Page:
The New York City retirement systems increased their investments in climate solutions by 24.7% in fiscal 2023, according to city comptroller Brad Lander. The city’s retirement portfolio of climate investments stood at $10.5 billion as of June 30.
“Preserving a livable planet and a thriving economy will require a collective global commitment both to the phase-out of fossil fuels and to massive new investments in renewable energy and innovative climate solutions,” Lander said in a statement Tuesday.
The announcement was timed to coincide with the close of the United Nations
The climate solutions in the city’s retirement portfolio include investments in companies that receive their revenue from climate mitigation, adaptation and resilience activities, such as renewable energy, energy efficiency, pollution prevention and low-carbon buildings, according to the comptroller’s office.
Since 2018, the city’s investments have increased more than five-fold, with a goal of reaching $50 billion by 2035.
The city has also made commitments to divest from fossil fuels, disclose annual emissions and work with portfolio and asset managers to set and achieve science-based targets to reach net zero.
In April, two of the city’s pension funds established plans to reach
Trustees for two of the city’s five pension systems — the New York City Employees’ Retirement System and the Teachers Retirement System — agreed to the goals.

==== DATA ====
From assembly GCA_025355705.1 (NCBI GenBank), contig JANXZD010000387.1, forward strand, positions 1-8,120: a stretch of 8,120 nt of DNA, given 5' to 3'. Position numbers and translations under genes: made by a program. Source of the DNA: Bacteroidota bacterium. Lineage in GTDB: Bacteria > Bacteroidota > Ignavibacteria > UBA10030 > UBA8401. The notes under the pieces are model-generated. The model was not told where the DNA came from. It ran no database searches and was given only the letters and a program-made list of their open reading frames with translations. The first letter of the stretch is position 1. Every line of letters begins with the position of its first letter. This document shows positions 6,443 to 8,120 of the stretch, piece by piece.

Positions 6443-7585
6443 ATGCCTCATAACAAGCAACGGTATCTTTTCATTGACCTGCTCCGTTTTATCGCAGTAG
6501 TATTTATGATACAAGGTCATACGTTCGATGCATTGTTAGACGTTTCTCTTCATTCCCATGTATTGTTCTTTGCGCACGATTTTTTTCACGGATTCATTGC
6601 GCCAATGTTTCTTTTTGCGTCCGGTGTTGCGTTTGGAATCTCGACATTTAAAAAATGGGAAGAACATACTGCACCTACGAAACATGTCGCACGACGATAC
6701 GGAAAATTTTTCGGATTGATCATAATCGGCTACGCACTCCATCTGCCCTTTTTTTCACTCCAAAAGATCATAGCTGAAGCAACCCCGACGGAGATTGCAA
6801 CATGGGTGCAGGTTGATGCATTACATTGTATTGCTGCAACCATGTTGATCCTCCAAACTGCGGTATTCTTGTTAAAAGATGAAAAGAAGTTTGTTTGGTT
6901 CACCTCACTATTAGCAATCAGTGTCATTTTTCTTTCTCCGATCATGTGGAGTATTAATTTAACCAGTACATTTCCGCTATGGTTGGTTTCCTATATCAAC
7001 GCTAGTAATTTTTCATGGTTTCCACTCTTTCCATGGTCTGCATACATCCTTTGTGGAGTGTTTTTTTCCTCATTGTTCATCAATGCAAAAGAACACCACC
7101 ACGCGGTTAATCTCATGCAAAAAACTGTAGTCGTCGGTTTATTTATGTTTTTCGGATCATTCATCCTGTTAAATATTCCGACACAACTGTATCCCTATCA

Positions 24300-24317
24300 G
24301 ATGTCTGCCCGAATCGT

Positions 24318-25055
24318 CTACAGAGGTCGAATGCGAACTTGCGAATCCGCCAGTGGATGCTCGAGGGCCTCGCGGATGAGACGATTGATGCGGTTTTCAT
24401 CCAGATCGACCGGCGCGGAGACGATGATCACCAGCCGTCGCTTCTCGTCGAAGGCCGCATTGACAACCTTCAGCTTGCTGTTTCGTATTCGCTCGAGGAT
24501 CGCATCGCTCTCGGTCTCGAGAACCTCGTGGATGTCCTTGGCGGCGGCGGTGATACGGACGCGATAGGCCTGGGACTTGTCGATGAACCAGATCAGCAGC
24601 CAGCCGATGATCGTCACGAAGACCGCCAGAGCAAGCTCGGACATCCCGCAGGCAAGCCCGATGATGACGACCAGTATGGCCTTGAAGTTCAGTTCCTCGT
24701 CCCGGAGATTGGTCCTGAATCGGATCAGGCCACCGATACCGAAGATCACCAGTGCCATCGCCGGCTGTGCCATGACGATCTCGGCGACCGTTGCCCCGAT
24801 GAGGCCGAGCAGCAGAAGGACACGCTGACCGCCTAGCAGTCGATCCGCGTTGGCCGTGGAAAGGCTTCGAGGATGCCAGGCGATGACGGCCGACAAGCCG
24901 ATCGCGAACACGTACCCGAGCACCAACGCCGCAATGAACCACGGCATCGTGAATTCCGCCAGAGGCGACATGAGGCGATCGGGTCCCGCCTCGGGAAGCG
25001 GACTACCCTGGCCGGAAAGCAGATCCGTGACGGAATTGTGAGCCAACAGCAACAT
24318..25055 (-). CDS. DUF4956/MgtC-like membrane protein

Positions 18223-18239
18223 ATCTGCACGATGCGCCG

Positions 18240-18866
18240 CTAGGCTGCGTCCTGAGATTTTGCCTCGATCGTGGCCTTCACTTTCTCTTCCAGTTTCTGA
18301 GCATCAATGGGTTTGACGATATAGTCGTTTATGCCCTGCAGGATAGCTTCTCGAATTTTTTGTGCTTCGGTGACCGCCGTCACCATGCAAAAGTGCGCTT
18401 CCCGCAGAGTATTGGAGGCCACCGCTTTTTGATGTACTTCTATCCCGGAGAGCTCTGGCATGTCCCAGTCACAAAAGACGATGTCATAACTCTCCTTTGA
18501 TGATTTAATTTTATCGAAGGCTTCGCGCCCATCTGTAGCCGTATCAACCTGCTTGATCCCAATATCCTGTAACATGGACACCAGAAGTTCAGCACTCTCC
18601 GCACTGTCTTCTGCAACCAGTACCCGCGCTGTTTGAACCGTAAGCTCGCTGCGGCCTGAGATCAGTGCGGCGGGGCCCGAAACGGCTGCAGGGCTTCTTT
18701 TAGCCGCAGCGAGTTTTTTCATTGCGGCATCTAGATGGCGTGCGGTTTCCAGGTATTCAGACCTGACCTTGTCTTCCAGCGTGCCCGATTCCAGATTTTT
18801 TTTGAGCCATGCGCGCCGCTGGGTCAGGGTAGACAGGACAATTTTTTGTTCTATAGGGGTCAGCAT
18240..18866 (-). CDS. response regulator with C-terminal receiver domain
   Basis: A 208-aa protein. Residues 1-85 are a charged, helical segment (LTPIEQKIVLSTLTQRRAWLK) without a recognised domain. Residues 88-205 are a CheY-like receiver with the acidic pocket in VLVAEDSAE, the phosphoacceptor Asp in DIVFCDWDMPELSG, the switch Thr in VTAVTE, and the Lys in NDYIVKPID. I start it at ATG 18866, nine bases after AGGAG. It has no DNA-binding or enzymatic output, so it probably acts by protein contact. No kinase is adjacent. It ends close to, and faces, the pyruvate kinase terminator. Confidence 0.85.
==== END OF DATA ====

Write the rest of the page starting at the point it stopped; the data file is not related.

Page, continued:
The New York City Board of Education Retirement System agreed earlier to divest from securities related to
The police and fire pension funds are not involved in any of the actions.
As of June 30, the five funds had $253 billion in
“We’re thrilled to be growing our climate solutions investments at the scale necessary to safeguard the long-term future of the systems’ portfolios and our planet,” Lander said.
The city is one of the biggest issuers of municipal bonds in the nation. Its general obligation bonds are rated Aa1 by Moody’s Investors Service, AA by S&P Global Ratings and Fitch Ratings and AA-plus by Kroll Bond Rating Agency.
In the second quarter of fiscal 2023, the city had about $39.3 billion of GO bonds outstanding. Separately, the city’s Transitional Finance Authority has about $45.1 billion of debt outstanding as of the second quarter of fiscal 2023, while the Municipal Water Finance Authority has around $32.3 billion of outstanding debt.